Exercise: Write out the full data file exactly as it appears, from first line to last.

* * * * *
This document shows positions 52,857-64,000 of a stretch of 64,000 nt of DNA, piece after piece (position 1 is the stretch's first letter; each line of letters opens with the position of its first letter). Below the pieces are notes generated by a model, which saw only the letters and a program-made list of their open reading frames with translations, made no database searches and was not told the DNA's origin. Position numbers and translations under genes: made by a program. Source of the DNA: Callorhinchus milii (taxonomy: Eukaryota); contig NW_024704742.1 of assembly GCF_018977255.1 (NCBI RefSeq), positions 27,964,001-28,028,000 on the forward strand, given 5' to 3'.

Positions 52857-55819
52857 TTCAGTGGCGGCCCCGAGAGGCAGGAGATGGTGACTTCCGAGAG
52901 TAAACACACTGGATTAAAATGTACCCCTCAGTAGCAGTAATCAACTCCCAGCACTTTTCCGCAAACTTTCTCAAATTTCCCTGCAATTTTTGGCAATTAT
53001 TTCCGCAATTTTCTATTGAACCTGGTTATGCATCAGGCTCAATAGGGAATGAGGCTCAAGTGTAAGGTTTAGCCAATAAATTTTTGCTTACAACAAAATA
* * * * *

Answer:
This document shows positions 52,857-64,000 of a stretch of 64,000 nt of DNA, piece after piece (position 1 is the stretch's first letter; each line of letters opens with the position of its first letter). Below the pieces are notes generated by a model, which saw only the letters and a program-made list of their open reading frames with translations, made no database searches and was not told the DNA's origin. Position numbers and translations under genes: made by a program. Source of the DNA: Callorhinchus milii (taxonomy: Eukaryota); contig NW_024704742.1 of assembly GCF_018977255.1 (NCBI RefSeq), positions 27,964,001-28,028,000 on the forward strand, given 5' to 3'.

Positions 52857-55819
52857 TTCAGTGGCGGCCCCGAGAGGCAGGAGATGGTGACTTCCGAGAG
52901 TAAACACACTGGATTAAAATGTACCCCTCAGTAGCAGTAATCAACTCCCAGCACTTTTCCGCAAACTTTCTCAAATTTCCCTGCAATTTTTGGCAATTAT
53001 TTCCGCAATTTTCTATTGAACCTGGTTATGCATCAGGCTCAATAGGGAATGAGGCTCAAGTGTAAGGTTTAGCCAATAAATTTTTGCTTACAACAAAATA